(“Isaac Offenbach and his son Jacques”, or “Not Every Day is a Purim Day”), published in 1998 by Max Niemeyer Verlag, Tübingen, Germany). 236 pages. Original in German.
   This unique book is already frequently quoted by musicologists, and in works about Jacques Offenbach, in different countries and languages.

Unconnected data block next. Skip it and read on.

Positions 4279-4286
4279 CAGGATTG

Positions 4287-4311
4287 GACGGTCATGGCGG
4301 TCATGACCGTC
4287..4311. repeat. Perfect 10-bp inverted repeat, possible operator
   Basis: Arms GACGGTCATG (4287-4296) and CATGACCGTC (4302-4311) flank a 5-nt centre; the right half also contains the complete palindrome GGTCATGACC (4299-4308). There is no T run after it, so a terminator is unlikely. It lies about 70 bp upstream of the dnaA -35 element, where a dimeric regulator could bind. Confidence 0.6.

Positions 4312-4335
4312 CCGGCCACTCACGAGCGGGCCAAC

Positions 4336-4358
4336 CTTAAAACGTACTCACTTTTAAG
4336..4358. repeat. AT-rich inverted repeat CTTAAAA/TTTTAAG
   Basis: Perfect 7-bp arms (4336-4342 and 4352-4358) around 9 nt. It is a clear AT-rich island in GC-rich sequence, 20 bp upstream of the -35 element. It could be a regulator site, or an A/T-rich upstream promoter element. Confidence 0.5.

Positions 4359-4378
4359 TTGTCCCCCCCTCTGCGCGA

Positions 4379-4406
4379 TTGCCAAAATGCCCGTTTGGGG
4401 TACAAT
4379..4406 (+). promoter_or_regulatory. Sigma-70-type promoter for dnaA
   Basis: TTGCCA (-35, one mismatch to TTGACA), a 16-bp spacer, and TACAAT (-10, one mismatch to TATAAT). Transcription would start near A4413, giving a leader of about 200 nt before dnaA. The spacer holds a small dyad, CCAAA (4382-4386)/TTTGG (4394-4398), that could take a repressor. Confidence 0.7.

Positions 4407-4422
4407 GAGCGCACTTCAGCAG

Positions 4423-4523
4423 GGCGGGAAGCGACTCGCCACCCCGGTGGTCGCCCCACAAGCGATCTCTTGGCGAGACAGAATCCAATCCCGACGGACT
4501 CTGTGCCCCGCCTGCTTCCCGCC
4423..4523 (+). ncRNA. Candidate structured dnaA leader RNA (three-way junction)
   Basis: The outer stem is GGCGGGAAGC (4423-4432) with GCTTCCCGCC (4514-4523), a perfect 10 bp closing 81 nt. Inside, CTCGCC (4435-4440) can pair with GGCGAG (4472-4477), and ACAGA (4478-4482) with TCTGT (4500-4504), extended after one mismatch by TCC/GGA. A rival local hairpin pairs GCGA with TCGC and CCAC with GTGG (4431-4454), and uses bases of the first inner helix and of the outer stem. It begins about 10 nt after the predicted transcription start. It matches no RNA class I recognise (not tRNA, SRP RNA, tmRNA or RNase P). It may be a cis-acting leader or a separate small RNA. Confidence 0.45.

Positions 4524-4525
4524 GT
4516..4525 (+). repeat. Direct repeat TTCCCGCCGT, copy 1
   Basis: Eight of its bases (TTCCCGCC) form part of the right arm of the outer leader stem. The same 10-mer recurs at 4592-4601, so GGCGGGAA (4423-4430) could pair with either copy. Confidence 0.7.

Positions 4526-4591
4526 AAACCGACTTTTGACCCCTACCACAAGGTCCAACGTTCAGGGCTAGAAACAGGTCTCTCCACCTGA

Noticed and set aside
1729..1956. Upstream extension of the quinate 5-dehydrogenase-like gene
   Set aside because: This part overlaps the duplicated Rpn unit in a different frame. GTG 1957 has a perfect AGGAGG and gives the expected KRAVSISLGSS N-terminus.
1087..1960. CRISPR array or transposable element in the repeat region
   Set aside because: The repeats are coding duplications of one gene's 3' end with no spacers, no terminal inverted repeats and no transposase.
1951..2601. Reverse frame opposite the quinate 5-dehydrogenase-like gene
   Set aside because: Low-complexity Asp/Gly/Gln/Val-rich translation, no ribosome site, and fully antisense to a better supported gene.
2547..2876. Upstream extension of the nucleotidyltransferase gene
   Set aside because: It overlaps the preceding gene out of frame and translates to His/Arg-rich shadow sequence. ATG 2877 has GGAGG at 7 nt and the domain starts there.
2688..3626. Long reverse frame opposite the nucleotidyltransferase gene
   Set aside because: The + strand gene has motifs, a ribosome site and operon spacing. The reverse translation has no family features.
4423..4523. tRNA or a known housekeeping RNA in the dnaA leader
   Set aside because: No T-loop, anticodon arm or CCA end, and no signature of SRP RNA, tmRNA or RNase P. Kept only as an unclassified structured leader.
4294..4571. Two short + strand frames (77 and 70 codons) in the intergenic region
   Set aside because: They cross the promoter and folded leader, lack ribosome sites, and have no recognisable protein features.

It is the first ever written biography of Jacques Offenbach’s father, Isaac Offenbach (1779-1850), for 30 years cantor at the Jewish Community in Cologne (Germany), and himself a talented composer and writer. This work, based on the discovery and research of so far unknown documents and sources, helps the reader understand the milieu that shaped and left a decisive imprint on the musical creations by his son Jacques Offenbach, the famous composer of more than one hundred operettas, and the celebrated opera “The Tales of Hoffmann”. It also clearly proves the father’s Jewish liturgical composition’s direct influence on the son, both on his personality and his music. Thus, this book sheds new light on the very special Jewish character that joins together the usually assumed French and German ingredients in Jacques Offenbach’s works, an aspect until now neglected by most of his biographers for more than 150 years. At the same time it provides a dramatic and colourful description of Jewish life in 19th. Century Germany and France, its ordeals and dilemmas, against the background of decisive changes affecting Europe’s social, political, and cultural scene. The book includes a musical theatre play and several poems never published before, the largest Offenbach family tree ever compiled, more than 30 illustrations with reproductions from Isaac Offenbach’s musical scores and manuscripts, as well as many recently discovered documents related to his son Jacques.